….on frequent journeys, in danger from rivers, danger from robbers, danger from my own people, danger from Gentiles, danger in the city, danger in the wilderness, danger at sea, danger from false brothers; in toil and hardship, through many a sleepless night, in hunger and thirst, often without food, in cold and exposure.

2 Corinthians 11:26-27

When you are working to build or maintain a ministry, whether it be international, local, or contained in the confines of your home, it is almost inevitable that a myriad of doubts and negative thoughts may overwhelm you. As you face obstacles, bumps in the road, and even roadblocks, you may find yourself wondering if this vision or dream of yours is really from God. You may even find yourself questioning God, wondering if He knows what He’s doing or if He made the right decision in choosing you to do what it is He called you to do.

After all, if you were meant to do this, wouldn’t it be easier? Wouldn’t more people support your efforts? As we look at the above scripture, we must remember that what Paul is speaking of occurred not only when he was working in his calling, but also when he was working within the will of God. He was doing what God charged him with doing, what He called him to do, and still he was met with opposition after opposition and trouble upon trouble.

What this scripture shows us is that doing the will of God does not exempt us from trials or obstacles. God does not promise us that the road to fulfilling our calling will be easy. What He does promise us is that He will be with us and that He will never leave us nor forsake us. (Deuteronomy 31:6) He also promises us that our reward will be worth the trouble we face. (Galatians 6:9)

If you find yourself feeling discouraged and wanting to give up on your ministry or life’s calling, remember Paul’s sufferings and his impact on our faith despite it all. His words are still inspiring us today! See the fruits of your labor instead of concentrating on the thorns. If your ministry brings one single soul to Christ, isn’t that worth the trouble?

Adapted From: http://shortdailydevotions.com


No one will be able to stand against you all the days of your life. As I was with Moses, so I will be with you; I will never leave you nor forsake you. 6 Be strong and courageous, because you will lead these people to inherit the land I swore to their ancestors to give them. 7 “Be strong and very courageous. Be careful to obey all the law my servant Moses gave you; do not turn from it to the right or to the left, that you may be successful wherever you go. 8 Keep this Book of the Law always on your lips; meditate on it day and night, so that you may be careful to do everything written in it. Then you will be prosperous and successful. 9 Have I not commanded you? Be strong and courageous. Do not be afraid; do not be discouraged, for the Lord your God will be with you wherever you go.”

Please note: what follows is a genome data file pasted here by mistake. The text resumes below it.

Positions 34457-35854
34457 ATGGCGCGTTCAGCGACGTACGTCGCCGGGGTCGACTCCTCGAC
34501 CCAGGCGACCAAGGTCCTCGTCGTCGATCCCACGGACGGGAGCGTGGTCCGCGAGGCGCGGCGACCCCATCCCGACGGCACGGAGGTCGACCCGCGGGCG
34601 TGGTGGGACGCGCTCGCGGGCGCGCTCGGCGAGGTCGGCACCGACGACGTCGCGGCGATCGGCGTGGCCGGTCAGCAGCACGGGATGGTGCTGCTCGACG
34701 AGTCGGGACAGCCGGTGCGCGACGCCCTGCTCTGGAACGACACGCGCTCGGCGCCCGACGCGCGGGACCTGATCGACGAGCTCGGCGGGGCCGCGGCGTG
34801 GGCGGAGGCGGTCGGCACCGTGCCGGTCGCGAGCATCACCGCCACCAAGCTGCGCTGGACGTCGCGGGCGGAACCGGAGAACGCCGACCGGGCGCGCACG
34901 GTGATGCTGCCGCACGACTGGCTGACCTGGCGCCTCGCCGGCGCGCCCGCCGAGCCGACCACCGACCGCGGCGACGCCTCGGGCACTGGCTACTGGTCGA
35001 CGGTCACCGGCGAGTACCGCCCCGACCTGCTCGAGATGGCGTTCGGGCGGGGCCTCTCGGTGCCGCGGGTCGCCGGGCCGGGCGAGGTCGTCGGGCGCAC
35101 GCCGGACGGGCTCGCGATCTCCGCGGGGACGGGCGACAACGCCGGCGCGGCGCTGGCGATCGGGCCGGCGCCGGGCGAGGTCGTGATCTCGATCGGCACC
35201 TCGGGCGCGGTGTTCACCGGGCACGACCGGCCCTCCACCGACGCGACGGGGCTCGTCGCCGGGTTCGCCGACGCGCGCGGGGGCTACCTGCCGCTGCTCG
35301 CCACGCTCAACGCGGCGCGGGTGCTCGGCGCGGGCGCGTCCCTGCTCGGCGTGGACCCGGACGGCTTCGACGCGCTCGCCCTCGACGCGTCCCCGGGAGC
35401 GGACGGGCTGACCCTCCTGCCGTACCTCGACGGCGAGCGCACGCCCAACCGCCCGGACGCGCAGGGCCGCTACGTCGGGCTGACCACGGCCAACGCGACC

Joshua 1:5-9

Whenever our goals align with the Lord’s, we can count on His help in achieving them. This truth is vividly confirmed in the story of Joshua. Since God the Father gave him the huge responsibility of leading the Israelites into the Promised Land, He also provided everything Joshua would need for success. He will do the same for us every time we believe Him and step up to fulfill the goals He has set for us.

His Promises: God assured Joshua that He would give him the land and no one would be able to stand against him. In the same way, the Lord will enable you to achieve whatever He’s called you to do, and neither man nor the devil will be able to thwart His purposes. You just need to stand firm in faith.

His Power: Be strong and courageous, because you will encounter obstacles that challenge your obedience. Such boldness isn’t something we muster within ourselves. It’s developed through reliance upon the Lord. Courage comes when our faith is stronger than our fear.

His Word: Joshua’s success depended upon his obedience to God’s Word. The same is true for us. If God’s truth isn’t shaping our thoughts, words, and actions, we will naturally go our own way and miss the path He has planned for us.

Everything you need to succeed in life is provided for you by God. But these provisions are available only when you choose to follow His plans. If you ignore the Lord and set your own goals without His direction, you may get what you want, but it won’t be true success.

Adapted From: http://intouch.org


For you have need of endurance, so that after you have done the will of God, you may receive the promise.

Hebrews 10:36

Years ago I went on a bike ride with my wife and a group of friends. We rode about 20 miles away, and I was so full of energy that I passed everyone. Then we reached our destination, and I was exhausted. It was so bad that someone had to push me back with their bike.

Sometimes in the Christian life, we start off with a burst of energy, but then we start slowing down. Some even abandon the race altogether.

Hebrews 12 tells us to “run with endurance the race that is set before us” (verse 1 NKJV). Endurance is translated from the Greek word hypomonē, which means “perseverance,” “endurance,” “steadfastness,” or “staying power.” It’s a steady determination to keep going. Sometimes in the race of life we’re a little tired—or maybe really tired. And the hypomonē, the endurance, presses us on.

We need endurance. But where do we get it? James 1 gives us the answer: “For you know that when your faith is tested, your endurance has a chance to grow. So let it grow, for when your endurance is fully developed, you will be perfect and complete, needing nothing” (verses 3–4 NLT).

The testing of your faith produces this strength. It’s like going to the gym. You tear your muscle down in order to build it up. Someone might add more weight to your bench press or whatever you’re lifting, and you may have to lower your reps a little. But then you find you can do it.

In the same way, God puts weights in our lives. We don’t want those weights, those problems. But God is toughening us up. He’s getting us ready for something that is yet to come. Trials are like God’s gym. He’s using them to make us stronger.

Adapted From: http://harvest.org


One of the best ways to fight temptation and grow in your daily walk with Jesus is to memorize His Word. Begin to commit His words to your memory this week.

Memorizing may be as simple as repeating the passage aloud 10 times each day or writing it 5 times each day. It may be that you place a 3x5 card on your mirror to remind you each day. Whatever it takes you won’t be let down with His Word in your mind and heart. Consider this…

But the seed on good soil stands for those with a noble and good heart, who hear the word, retain it, and by persevering produce a crop.

Luke 8:15